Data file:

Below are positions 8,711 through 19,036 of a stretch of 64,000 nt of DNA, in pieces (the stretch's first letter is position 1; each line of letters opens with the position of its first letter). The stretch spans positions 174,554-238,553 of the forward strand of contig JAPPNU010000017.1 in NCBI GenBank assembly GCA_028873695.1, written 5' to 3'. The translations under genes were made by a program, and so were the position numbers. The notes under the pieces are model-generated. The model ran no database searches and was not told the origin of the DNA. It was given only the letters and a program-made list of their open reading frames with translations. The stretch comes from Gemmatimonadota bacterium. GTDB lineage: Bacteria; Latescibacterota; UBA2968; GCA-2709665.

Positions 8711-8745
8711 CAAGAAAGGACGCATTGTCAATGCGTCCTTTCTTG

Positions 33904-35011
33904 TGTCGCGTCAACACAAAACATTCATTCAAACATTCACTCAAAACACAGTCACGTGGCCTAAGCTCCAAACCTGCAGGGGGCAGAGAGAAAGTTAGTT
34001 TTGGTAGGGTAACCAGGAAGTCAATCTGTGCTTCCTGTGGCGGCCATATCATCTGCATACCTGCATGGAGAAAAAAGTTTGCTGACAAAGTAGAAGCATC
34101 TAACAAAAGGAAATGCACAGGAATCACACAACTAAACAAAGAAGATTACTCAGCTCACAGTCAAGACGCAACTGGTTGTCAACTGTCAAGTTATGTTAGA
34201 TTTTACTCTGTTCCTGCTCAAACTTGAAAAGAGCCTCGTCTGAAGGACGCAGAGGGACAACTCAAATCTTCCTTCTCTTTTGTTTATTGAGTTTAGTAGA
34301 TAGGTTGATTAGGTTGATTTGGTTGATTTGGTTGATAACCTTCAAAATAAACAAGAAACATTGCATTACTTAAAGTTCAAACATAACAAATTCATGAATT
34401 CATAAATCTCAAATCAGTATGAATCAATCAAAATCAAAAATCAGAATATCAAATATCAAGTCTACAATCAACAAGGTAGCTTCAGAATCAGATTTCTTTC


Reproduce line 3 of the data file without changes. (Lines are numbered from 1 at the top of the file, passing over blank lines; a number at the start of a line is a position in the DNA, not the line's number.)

8711 CAAGAAAGGACGCATTGTCAATGCGTCCTTTCTTG